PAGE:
Monday, November 09, 2009

Barclays, Bank of America, JPMorgan Vie for India Stock Sales

Bloomberg reports on government run PSU's being put on the block. MBA students should look to India for jobs as these companies should keep hiring for a while. This stock sale is going to suck the liquidity from the system, similar to what the Reliance Power IPO did in Jan 2008. Now unless you are an institutional investor, chances on getting onto the IPO bandwagon are almost zero, unless you open gazilion demat accounts under ficticious names as done in Gujarat and Rajasthan. Soon we will see real estate shrills pumping the Mumbai market that I-Bankers have returned to claim their piece of the most expensive land in the India.

By Subramaniam Sharma

Nov. 10 (Bloomberg) -- Bank of America Merrill Lynch, Barclays Plc and JPMorgan Chase & Co. are competing to sell shares for state-run companies in India as the government plans the biggest sell-off in at least five years.

Robert Morrice, Barclays Capital’s Asia-Pacific chairman, plans to double the London-based firm’s investment banking team in India as it vies to sell stock. JPMorgan hopes for a “slew of disinvestment” by state-run companies, said Kalpana Morparia, the New York-based bank’s chief executive officer in India.

Prime Minister Manmohan Singh’s government pledged last week to reduce its holdings in profitable state-owned companies to 90 percent, accelerating a fund-raising program that languished for five years. While government offers present a “big opportunity,” they typically pay lower fees than private- sector sales, according to Bank of America.

“The competition for this business is always extremely fierce,” Kevan Watts, country head for Bank of America, said in an interview. “It is prestigious business. It is not a very profitable business because the government, understandably, is not prepared to pay very high fees.”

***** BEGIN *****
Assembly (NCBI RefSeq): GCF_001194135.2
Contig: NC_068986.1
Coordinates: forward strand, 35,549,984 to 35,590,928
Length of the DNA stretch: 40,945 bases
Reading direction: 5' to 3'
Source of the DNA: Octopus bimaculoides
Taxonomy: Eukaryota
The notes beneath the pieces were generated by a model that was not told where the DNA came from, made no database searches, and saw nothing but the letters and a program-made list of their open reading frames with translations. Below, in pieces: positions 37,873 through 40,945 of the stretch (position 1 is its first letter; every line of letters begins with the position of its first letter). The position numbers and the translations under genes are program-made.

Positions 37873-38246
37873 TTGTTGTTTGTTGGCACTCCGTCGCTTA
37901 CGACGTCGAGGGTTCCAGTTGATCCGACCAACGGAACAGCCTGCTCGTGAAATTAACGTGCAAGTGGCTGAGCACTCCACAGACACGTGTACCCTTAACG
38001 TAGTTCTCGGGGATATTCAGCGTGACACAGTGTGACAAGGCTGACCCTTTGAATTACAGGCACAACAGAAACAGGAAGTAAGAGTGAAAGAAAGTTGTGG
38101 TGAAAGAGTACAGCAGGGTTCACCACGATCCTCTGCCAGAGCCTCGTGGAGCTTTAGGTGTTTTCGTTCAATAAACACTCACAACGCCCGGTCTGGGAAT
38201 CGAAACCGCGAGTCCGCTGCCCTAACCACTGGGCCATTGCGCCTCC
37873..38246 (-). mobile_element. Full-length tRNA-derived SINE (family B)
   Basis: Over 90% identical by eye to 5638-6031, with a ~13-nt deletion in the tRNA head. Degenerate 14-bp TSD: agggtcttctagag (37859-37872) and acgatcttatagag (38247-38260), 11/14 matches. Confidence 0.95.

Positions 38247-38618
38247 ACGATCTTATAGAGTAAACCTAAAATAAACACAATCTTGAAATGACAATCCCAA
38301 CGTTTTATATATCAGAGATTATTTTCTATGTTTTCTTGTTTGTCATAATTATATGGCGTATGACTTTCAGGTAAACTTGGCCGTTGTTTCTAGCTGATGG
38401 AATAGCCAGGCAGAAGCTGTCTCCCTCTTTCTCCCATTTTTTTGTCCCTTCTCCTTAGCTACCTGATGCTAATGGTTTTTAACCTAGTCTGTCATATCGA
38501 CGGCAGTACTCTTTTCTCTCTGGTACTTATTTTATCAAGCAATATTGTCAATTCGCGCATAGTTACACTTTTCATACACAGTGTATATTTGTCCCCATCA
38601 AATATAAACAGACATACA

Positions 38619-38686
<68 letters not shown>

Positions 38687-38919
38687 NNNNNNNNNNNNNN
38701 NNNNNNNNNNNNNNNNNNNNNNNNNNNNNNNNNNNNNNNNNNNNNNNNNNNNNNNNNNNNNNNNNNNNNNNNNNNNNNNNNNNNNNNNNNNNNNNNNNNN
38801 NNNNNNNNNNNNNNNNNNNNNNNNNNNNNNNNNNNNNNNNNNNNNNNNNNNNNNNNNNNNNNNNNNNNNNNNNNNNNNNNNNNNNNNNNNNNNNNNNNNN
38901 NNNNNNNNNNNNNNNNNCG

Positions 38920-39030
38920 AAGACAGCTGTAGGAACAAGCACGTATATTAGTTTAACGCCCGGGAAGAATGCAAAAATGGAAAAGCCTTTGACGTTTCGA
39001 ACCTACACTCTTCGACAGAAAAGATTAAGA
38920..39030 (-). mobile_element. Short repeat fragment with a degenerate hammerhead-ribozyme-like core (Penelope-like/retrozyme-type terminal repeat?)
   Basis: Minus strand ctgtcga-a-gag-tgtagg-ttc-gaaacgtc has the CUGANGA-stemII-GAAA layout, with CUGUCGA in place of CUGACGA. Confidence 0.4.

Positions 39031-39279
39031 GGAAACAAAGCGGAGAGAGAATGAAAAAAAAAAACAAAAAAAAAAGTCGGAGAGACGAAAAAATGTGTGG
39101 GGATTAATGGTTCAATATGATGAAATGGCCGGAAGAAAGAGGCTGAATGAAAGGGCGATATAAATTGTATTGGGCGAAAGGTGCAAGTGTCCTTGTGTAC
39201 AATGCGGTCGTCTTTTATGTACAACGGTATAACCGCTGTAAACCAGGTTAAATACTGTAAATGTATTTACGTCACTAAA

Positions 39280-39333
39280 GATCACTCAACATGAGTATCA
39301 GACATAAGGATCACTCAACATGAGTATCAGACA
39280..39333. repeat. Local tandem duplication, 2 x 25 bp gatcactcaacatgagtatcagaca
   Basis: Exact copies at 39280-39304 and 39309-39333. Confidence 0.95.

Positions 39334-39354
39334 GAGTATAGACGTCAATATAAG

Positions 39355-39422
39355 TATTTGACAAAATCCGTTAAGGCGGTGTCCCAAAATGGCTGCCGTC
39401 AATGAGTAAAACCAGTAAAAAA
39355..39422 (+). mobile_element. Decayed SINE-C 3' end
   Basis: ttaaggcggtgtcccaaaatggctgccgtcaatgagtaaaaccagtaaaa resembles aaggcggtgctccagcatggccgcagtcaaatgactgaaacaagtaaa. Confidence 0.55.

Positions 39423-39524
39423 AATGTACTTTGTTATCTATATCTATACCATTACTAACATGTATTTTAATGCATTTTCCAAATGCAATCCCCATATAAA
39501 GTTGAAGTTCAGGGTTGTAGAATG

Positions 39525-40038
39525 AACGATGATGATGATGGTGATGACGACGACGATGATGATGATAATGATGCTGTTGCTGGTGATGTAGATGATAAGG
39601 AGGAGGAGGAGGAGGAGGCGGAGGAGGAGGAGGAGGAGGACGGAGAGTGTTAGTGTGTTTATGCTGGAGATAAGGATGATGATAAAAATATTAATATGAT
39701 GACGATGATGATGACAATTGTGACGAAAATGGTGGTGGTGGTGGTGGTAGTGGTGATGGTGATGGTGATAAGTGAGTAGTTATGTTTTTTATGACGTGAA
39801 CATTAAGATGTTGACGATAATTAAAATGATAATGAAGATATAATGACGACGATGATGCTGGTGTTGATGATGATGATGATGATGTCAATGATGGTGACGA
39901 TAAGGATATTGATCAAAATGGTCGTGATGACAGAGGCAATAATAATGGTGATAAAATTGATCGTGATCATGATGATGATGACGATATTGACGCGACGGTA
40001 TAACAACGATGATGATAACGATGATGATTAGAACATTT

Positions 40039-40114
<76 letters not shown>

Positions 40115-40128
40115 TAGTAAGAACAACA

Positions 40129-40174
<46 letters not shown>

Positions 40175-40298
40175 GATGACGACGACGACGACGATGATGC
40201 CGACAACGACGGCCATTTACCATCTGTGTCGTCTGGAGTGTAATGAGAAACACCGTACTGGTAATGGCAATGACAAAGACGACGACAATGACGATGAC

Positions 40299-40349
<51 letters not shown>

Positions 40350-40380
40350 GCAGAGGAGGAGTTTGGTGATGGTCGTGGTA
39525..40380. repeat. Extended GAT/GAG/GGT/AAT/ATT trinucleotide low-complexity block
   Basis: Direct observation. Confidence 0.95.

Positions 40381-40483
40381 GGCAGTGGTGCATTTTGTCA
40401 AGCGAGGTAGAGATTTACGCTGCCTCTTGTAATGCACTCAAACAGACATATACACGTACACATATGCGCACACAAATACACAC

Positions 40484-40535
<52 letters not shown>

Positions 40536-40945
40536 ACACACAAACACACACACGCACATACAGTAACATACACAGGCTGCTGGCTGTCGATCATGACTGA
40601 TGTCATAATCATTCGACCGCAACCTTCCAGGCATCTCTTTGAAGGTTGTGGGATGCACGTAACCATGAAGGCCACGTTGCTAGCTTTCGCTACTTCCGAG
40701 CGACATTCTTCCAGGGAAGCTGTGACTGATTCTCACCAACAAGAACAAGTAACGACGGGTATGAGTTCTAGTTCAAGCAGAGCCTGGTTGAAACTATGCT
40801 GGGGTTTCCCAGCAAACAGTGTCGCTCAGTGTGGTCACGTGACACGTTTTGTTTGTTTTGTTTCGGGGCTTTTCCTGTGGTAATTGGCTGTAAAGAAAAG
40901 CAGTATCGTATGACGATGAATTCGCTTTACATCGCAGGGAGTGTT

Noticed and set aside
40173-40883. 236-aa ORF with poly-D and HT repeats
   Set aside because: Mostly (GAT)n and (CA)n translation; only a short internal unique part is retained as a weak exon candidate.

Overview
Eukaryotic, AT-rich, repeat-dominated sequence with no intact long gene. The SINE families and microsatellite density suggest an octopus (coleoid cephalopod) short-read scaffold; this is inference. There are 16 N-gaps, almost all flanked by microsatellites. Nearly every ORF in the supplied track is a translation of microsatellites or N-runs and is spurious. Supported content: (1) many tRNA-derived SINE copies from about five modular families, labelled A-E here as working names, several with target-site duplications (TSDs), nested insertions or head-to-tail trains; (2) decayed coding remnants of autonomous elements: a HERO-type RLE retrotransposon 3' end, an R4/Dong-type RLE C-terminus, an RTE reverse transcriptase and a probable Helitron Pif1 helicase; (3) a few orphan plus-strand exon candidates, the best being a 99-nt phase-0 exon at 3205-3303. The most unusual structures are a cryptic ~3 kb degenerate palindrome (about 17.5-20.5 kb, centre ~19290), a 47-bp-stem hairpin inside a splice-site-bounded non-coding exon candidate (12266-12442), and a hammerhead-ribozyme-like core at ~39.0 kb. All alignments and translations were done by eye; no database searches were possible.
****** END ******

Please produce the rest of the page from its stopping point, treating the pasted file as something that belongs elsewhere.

Indian share sales will add to an IPO rebound in Asia as record-low interest rates and economic stimulus packages fuel a revival in demand for new equities. China Minsheng Banking Corp., Sands China Ltd., Malaysia’s Maxis Bhd. and India’s Emaar MGF Land Ltd. will lead more than $14 billion of sales in the region.



Anonymous said...

India - Welcome to the boom and bust club.

Anonymous said...

Everything in India seems to boom now. They may boom for another few months before the bust cycle.

Anonymous said...

true..this song and dance should yield amusement and one needs to be patient for a couple of months. But in a way its a signal of topping. This excess mopping of liquidity through ipo's would mean the rest of the market might go down or stay constant...

shailesh said...

SocGen's Top Analyst Sees Market Lows Next Year

HONG KONG (Reuters) - Albert Edwards, a top analyst with French bank Societe Generale, expects global markets to hit a new low in 2010, adding that he would not be surprised if the global economy enters another recession next year.

Edwards said he expected that at some point China would go into recession, calling people's excessive faith in growth stories a "sick joke."

I think India will not be far behind after China. Though I am true supporter of India's growth and prosperity, sometimes the Media stories seem like big hype. Like there is story on Economictimes few days ago, saying 20% of all homes in Manhattan are bought by Indians !!! WTF !!! First of all I don't buy the number 20%.

Secondly, Are these indian's coming with India rupees and buying homes, are these NRI's who essentially made their money working in US. If it's second group, then this is truly not India success story, more of immigrant success story.